During the 1991 war in the Persian Gulf, and the period leading up to it, a
controversy of no small proportions arose among Christians -- a controversy that
actually split the brethren over the issue of patriotism. The accusations of
treason and being un-American lodged against those who opposed the war in the
Persian Gulf, exposed as nothing short of idolatry the blind patriotism dearly
clung to by many professing Christians.
Treason means to involve oneself in subversive activities to the detriment of one's country with the purpose of benefitting another country or political entity. By this definition, a mere difference of opinion about government policy, or refusal to support the government in its agenda for war, does not make one a traitor or un-American. This is a mentality suited to totalitarian governments wherein one is considered a traitor for his opposition to the state regardless of how contrary to the interests of the citizenry the policies of the state may be.
Christians should probably not break fellowship over the policies of national governments. Nevertheless, while going to war over the Persian Gulf may certainly have been viewed by many as a matter of national duty, we are convinced it cannot be Biblically viewed as a matter of our Christian duty. To equate loyalty to any political or military agenda as required service to God makes an idol of that agenda and the nation that holds it.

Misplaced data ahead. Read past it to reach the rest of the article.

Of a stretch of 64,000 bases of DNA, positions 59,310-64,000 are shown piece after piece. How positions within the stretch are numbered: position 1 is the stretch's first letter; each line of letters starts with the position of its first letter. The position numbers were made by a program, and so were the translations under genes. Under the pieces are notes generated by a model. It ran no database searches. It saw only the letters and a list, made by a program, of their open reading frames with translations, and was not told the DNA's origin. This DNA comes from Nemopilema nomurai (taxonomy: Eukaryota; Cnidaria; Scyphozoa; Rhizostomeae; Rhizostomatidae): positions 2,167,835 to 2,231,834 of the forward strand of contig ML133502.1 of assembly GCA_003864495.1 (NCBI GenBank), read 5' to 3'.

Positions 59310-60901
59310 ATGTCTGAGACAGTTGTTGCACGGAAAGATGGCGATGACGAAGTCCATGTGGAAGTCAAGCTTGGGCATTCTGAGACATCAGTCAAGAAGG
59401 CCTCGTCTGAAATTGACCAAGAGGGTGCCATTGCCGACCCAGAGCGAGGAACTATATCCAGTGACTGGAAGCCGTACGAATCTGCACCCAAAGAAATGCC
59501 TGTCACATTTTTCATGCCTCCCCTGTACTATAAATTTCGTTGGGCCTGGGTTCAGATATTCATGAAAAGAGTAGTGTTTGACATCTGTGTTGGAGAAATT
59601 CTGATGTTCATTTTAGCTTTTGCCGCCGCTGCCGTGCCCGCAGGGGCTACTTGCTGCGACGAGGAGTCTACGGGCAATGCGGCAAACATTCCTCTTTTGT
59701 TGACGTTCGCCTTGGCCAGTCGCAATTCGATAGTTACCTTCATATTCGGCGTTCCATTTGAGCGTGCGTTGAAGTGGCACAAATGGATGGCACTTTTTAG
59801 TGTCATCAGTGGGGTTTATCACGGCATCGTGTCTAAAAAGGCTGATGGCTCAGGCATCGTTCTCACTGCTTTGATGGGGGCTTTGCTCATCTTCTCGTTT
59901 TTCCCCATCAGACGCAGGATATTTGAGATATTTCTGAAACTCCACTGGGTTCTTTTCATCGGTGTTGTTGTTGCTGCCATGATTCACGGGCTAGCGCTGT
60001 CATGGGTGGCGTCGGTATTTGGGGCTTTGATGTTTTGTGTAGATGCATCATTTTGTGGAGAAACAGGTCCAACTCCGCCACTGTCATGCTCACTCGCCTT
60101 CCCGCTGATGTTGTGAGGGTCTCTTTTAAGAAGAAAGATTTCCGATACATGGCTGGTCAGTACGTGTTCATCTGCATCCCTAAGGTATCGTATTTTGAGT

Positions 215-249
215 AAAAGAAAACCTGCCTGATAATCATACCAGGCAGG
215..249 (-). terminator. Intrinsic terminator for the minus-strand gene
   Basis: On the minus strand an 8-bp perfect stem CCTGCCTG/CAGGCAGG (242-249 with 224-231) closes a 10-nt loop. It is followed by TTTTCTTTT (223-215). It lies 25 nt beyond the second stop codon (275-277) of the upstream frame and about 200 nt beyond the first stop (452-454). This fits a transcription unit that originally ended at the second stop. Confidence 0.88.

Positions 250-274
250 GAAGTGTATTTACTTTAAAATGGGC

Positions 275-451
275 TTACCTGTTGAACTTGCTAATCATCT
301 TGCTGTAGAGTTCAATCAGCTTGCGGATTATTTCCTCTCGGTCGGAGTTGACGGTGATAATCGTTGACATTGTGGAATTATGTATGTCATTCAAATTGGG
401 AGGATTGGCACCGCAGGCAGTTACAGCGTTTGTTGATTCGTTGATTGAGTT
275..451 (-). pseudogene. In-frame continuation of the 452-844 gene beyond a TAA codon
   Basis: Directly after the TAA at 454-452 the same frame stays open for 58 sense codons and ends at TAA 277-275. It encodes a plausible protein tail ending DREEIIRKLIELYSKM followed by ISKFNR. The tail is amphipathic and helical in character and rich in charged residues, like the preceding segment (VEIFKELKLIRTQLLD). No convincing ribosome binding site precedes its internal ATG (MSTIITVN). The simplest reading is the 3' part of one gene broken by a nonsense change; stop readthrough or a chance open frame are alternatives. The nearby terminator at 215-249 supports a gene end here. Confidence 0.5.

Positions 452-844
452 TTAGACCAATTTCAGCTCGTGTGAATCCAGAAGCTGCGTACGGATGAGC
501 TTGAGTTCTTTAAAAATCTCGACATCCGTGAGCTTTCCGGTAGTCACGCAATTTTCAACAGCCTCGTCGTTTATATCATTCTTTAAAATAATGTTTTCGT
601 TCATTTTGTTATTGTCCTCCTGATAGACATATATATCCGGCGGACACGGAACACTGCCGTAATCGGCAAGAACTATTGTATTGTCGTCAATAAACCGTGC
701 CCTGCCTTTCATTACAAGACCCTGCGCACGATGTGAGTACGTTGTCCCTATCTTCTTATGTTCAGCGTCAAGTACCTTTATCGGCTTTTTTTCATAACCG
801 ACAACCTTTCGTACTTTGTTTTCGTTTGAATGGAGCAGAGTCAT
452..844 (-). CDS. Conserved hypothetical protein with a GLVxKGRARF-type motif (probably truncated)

Whatever one chooses to do or think regarding a Christian's duty "to fight for his country," he must be led by the Spirit of God. Of all areas in life that we should seek God's leading, it must be whether we should join an organization led by unregenerate men that would require us to kill others. To enter into killing others on the basis of trust of men in government is to play very loosely with our freedom in Christ.
When we become impassioned over the world's conflicts to the point where we are willing to kill others or to die merely upon the orders of government, we have lost sight of our Lord's calling upon our lives. And, more importantly, we've lost sight of His ability to control the destinies of nations without our involvement or interference.
In the face of the world's conflicts, we rightly discern that the destruction wreaked by a tyrant is evil; but we fail to perceive that the destruction may be God's will in order to work out His sovereign purposes. We do not fully understand God's plan in worldly conflicts. In some cases, He may want a tyrant to succeed. And we may find ourselves fighting against God's purpose.
If this sounds incredible to our carnal minds, let us remember how God destroyed nations for the benefit of Israel, then destroyed Israel for its failure to live in obedience to Him. Let us consider especially His stern warning to Israel to submit to Nebuchadnezzar, the pagan king of Babylon (Jer. 27).
Many of today's Christians would have rallied to Israel's defense and said that God's prophets who instructed Israel to submit to Nebuchadnezzar were false prophets. After all, "Would God send His people into captivity under paganism, especially knowing that they would be serving pagan gods?"
Failing to understand this vital principle of God's sovereignty in the affairs of the nations, many Christians assume without question that the nation which confronts the tyrant with military force is acting with just cause -- yea, even with God's blessing! After all, its side in the conflict is "good." They assume that patriotism requires that they take up arms to kill in order to defend a country's "way of life" or to preserve its so-called "God-given liberties."